With the holidays fast approaching, there is one aspect of the season that needs rethinking, according to Debbie Pauls, Program Manager for Transition Hope.
“Receiving a gift from a friend of the family or even a relative doesn’t automatically warrant a big hug,” said Pauls.
“And in the case where someone is demanding a hug, you need to be asking, what is this about? Is it something the child wants to do or is it something the adult in the situation wants? Showing affection should be a choice the child makes, not about the needs of the adult who wants a hug or kiss.”
Pauls was reacting to a recent reminder post by the Girls Scouts of America entitled, “She Doesn’t Owe Anyone a Hug, Not Even at the Holidays,” in which the organization makes it clear that showing affection is a matter of consent, even for children.
“The notion of consent may seem very grown-up and like something that doesn’t pertain to children,” said Girl Scouts’ developmental psychologist Dr. Andrea Bastiani Archibald in a recent blog, “but the lessons girls learn when they’re young about setting physical boundaries and expecting them to be respected last a lifetime and can influence how she feels about herself and her body as she gets older. Plus, sadly, we know that some adults prey on children, and teaching your daughter about consent early on can help her understand her rights, know when lines are being crossed and when to go to you for help.”
Pauls agreed with that assessment and went on to explain that it’s an important message parents can give to children to reinforce the concept that showing affection is a matter of choice and not something children, or anyone, should ever be compelled to do. No one, she said, should be forced to do anything with their bodies that they do not feel comfortable in doing.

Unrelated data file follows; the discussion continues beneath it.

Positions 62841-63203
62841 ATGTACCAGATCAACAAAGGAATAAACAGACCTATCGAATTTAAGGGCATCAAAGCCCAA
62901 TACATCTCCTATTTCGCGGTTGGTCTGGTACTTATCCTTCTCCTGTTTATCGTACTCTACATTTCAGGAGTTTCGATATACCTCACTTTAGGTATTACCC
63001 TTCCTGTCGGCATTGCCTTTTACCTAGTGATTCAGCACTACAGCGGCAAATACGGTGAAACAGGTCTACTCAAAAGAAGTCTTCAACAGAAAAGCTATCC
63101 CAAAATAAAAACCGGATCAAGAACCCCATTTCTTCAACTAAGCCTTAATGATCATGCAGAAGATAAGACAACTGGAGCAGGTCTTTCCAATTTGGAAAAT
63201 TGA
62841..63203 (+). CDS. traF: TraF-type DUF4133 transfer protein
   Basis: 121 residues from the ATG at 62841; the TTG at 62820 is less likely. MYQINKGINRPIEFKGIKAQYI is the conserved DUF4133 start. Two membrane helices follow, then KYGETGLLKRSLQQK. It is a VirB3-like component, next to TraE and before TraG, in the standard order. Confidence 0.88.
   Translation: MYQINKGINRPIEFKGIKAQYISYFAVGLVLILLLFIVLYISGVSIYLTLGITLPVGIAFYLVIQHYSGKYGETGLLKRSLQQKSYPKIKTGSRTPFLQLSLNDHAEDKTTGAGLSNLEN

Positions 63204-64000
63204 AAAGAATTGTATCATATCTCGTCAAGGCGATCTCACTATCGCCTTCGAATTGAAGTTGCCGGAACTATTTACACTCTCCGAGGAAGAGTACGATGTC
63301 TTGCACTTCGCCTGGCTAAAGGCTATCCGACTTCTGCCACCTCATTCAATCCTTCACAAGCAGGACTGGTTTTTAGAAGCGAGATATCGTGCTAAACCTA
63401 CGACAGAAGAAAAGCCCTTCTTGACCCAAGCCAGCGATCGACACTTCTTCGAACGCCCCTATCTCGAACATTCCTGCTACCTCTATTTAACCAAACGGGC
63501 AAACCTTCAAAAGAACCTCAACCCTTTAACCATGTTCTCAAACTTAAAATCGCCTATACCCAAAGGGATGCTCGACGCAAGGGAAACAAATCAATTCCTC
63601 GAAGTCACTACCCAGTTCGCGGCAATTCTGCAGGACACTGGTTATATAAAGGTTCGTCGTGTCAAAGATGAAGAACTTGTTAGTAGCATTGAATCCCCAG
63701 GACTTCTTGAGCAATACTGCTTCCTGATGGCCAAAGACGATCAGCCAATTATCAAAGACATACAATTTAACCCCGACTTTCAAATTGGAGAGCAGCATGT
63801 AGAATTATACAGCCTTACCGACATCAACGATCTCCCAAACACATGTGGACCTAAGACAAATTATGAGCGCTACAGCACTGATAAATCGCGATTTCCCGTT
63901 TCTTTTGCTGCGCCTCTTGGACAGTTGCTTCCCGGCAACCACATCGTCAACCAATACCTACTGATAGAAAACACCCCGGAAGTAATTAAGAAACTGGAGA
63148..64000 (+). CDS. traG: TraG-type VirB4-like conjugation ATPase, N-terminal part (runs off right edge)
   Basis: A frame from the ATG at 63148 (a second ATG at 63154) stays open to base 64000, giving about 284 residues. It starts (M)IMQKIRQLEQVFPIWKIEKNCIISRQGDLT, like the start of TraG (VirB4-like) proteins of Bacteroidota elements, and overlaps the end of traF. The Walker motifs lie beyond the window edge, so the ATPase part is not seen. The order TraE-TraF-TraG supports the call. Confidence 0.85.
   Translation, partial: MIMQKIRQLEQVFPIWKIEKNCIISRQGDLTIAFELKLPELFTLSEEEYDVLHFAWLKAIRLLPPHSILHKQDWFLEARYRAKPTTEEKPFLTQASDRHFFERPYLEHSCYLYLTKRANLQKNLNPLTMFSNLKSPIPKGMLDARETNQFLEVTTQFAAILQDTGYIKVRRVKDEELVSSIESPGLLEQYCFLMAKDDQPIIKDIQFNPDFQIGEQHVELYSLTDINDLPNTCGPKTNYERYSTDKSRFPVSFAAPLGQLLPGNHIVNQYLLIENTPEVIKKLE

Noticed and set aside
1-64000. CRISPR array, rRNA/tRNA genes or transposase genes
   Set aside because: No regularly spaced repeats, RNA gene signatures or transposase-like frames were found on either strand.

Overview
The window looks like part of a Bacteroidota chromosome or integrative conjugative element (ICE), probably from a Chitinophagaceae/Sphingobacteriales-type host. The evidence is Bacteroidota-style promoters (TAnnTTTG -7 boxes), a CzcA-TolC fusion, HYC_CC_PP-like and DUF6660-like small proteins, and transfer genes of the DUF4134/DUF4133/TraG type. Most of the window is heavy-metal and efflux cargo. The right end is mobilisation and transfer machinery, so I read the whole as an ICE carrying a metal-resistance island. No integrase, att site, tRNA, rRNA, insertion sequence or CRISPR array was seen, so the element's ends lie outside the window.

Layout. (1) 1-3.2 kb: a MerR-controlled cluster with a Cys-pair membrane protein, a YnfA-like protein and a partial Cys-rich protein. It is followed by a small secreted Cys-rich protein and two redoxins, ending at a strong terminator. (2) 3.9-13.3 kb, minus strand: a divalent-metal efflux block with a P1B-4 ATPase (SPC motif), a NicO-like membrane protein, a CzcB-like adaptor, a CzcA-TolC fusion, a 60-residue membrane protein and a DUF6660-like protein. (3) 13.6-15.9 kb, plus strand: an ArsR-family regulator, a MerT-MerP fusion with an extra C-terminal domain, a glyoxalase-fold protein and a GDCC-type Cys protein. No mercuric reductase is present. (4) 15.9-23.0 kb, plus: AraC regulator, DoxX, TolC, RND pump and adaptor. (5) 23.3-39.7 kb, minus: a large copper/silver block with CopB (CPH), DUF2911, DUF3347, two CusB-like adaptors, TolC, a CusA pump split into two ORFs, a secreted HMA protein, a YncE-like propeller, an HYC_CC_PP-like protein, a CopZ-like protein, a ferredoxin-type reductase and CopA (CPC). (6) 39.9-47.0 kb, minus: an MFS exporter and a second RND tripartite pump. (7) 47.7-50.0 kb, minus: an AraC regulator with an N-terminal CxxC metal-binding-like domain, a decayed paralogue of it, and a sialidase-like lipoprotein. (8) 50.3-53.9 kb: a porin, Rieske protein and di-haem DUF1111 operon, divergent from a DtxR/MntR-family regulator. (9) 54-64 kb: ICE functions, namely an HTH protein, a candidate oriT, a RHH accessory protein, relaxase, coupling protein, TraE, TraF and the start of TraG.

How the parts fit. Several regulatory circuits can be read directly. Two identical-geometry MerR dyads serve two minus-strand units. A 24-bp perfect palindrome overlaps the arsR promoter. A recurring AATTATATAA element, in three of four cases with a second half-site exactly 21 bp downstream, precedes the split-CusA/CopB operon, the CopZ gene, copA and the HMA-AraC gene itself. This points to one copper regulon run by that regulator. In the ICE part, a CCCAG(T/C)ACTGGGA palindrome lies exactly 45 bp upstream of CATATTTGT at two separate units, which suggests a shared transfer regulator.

But it’s also a time for getting a message to adults.
“I’m not suggesting that we have to have a fear of physically connecting with children through a hug or kiss, but as the adults we need to be attuned to the child. We shouldn’t be demanding a hug from a child who is clearly uncomfortable with the idea. A fist bump or high five can give them a connection that falls within their comfort zone and respects them. As adults we need to be the ones to realize when a hug isn’t wanted, and respect that,” said Pauls.
“Think of it this way, telling your child that she owes someone a hug either just because she hasn’t seen this person in a while or because they gave her a gift can set the stage for her questioning whether she “owes” another person any type of physical affection when they’ve bought her dinner or done something else seemingly nice for her later in life,” said Archibald.
Of course there are children who enjoy giving hugs to friends and family, and that’s fine too, said Pauls.
“The truth is that a spontaneous hug from a child is a wonderful thing and is profoundly more meaningful than a display of affection that the child has been compelled to give.”
And while the hugs being referenced by the Girl Guides are obviously non-sexual in nature, Pauls, who has worked with family and youth services for more than 10 years, is quick to acknowledge that the problem of child sexual abuse continues to harm children and that the offenders are often family members of friends of the family.
“We want to reinforce a culture where children know that they can set boundaries and should never be compelled to do something with their bodies with which they are uncomfortable. Hugs are a form of communication where we feel safe, and loved. We can’t force that at any age,” said Pauls.